Pop singer, Pink, returned to Metro Detroit on Tuesday evening with opening support from Swedish garage rock band, The Hives. This was the first time that Pink has performed in Michigan since opening for Justin Timberlake in March of 2007. Pink’s “The Truth About Love Tour” is a nonstop high-flying spectacular which exhibits the gravity defying stunts that Pink has become known for. From the first song of the show, “Raise Your Glass”, Pink was already flying in the air being propelled by a reverse bungee system. She continued her set with “Just Like A Pill”, “U + Ur Hand” and “Leave Me Alone (I’m Lonely)”, which she dedicated to all the awful dancers in the audience. Pink’s daredevil self was back in the air during the performance of her most recent hit, “Try”, performed while spinning from a contraption holding her over the audience and followed by a choreographed fight-dance routine back on the stage.
Pink slowed things down with a stripped down and sultry cover of Chris Isaak’s “Wicked Game” and her duet with fun.’s lead singer, Nate Ruess, who appeared on the giant screens on stage. One of her biggest stunts of the evening came during “Sober”, Pink and her dancers were in a moving chandelier flying from the ceiling, while Pink walked on the outside rim of the chandelier and ended up hanging from it. It was a stunt that you’d be more likely to see during a Cirque Du Soleil show than at a pop concert. Pink performed acoustic takes on “Family Portrait” and “Who Knew” and performed a medley of songs from her 1999 debut album Can’t Take Me Home with “Most Girls/There You Go/You Make Me Sick”. During “F***ing Perfect”, Pink addressed motherhood by saying that she won’t play the version with the swear words in it anymore.
Pink’s most jaw dropping moment of the evening was during “Blow Me (One Last Kiss)” when she flew above, tumbled, and spun through all corners of The Palace above the audience. She was on some type of wired system that would probably give most common folk some type of motion sickness, yet the daredevil in Pink likes to amp up the thrill level for herself and the audience. There were two pillars placed on the furthest corner of The Palace on which Pink flew to and did a hand stand on. Pink finished things up with a recreation of her VMA performance of “Glitter In The Air” in which she flew high above the audience and finished going under the stage and coming after she was submerged in water. Tickets to Tuesday evenings sold out show were in such demand that The Palace were selling tickets in the press boxes and tickets behind the stage with very limited sight lines.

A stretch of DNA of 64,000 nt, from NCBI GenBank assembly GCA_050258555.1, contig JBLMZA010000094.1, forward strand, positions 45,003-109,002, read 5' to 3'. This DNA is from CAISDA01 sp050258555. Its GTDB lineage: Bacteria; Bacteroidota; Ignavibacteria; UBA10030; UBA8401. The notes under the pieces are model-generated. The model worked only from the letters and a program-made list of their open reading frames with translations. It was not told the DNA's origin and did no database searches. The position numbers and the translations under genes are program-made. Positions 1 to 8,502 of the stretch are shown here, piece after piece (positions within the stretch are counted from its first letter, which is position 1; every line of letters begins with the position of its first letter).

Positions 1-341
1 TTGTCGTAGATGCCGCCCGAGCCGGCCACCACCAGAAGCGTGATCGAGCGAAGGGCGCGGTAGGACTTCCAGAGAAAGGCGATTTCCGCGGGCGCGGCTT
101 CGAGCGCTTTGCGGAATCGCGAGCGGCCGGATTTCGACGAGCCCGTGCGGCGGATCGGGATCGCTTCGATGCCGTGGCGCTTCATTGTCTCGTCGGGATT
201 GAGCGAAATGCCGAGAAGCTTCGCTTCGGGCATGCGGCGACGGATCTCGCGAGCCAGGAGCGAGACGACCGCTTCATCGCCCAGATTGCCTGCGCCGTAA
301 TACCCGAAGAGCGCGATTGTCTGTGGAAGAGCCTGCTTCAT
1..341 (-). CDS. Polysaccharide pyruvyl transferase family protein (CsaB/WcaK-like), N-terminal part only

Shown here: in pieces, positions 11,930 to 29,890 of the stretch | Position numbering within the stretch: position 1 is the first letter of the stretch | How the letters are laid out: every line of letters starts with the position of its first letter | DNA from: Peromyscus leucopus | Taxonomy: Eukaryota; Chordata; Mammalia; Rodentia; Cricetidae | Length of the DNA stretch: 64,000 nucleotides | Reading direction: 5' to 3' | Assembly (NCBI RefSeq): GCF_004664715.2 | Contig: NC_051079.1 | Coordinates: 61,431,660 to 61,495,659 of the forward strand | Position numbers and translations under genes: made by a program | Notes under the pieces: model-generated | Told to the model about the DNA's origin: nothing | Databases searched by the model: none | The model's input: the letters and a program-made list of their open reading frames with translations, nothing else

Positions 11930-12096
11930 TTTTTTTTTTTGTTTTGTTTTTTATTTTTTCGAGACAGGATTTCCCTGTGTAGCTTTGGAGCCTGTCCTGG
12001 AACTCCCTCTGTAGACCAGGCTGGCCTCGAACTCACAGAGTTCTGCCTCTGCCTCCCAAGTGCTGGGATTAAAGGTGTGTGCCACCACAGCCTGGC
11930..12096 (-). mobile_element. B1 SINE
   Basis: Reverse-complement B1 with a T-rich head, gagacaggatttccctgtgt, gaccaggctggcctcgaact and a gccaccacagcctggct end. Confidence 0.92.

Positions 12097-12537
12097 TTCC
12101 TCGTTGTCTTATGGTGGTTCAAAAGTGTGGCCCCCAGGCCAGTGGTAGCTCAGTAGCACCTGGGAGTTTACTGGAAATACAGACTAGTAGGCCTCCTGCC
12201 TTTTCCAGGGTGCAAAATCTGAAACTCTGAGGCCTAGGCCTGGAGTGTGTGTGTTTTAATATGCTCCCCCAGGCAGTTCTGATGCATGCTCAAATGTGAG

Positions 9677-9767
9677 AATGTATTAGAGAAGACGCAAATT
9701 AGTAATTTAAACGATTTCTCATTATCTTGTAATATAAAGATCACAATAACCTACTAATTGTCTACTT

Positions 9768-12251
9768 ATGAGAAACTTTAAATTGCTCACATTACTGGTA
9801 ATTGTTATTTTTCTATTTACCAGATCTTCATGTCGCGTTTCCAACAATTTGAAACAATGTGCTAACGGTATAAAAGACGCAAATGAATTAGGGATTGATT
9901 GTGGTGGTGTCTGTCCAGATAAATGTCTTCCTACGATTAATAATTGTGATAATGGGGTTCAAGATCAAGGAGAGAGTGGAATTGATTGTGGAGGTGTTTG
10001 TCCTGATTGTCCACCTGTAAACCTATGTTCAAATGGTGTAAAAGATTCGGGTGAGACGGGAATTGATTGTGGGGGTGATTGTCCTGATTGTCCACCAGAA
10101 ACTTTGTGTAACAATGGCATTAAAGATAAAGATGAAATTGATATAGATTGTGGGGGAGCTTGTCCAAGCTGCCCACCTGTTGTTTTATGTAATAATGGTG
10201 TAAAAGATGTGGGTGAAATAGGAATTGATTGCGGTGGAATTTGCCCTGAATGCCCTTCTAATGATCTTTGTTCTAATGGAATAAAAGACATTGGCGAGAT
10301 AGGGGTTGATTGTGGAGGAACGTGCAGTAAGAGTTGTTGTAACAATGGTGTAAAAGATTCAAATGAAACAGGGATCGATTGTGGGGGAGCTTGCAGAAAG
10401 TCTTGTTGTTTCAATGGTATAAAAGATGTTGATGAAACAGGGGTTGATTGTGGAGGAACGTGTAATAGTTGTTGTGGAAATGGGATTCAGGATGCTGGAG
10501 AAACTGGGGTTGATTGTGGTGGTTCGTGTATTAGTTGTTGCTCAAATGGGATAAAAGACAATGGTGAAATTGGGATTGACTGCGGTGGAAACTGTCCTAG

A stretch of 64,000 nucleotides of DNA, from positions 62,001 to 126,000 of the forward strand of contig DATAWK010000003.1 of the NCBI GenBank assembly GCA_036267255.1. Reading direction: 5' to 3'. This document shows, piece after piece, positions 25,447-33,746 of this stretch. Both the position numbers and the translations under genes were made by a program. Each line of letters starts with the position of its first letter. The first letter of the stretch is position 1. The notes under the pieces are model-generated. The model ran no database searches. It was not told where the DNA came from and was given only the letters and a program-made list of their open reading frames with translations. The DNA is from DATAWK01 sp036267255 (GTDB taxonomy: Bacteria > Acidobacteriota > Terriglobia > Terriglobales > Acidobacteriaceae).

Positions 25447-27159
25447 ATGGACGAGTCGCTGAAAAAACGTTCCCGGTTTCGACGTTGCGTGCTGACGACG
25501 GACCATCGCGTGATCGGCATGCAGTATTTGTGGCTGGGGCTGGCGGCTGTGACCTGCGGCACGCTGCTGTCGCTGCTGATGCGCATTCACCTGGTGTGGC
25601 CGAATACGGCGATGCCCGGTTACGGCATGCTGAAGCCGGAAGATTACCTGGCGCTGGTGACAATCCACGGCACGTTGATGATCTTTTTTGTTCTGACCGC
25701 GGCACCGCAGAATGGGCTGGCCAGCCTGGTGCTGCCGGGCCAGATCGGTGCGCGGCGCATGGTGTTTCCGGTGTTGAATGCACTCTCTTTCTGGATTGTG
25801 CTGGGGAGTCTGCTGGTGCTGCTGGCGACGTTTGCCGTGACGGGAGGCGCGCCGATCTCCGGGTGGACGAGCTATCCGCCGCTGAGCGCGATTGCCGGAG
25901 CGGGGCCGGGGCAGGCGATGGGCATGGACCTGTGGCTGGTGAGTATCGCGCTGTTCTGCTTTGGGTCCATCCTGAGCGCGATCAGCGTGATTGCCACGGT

One of my personal favorite live bands, Swedish garage rockers, The Hives, opened the show. The Hives played a very fun set of garage-tinged rock and roll with singer Howlin’ Pelle Almqvist interjecting humorous jokes and set ups between songs. The Hives played a brief set, not long enough for me, which included their biggest hits including “Walk Idiot Walk”, “Tick Tick Boom” and “Hate To Say I Told You So”. They also played music from their latest release, Lex Hives, including “Go Right Ahead”. Almqvist is a great, egotistical, self-mocking front man; it takes a few minutes to tell if he’s being serious in his on stage routine or if the stage is one big joke for him. Out of over 120 acts that I saw last year, a set by The Hives, topped my personal list. Here’s a funny note: When I called The Palace to inquire about the set time for The Hives, the woman at the box office asked me if I even knew who The Hives were because everybody going to the Pink concert was asking who they were. Truthfully, The Hives were the only reason that i had interest in going to the show. Next time The Hives play Detroit GO SEE THEM!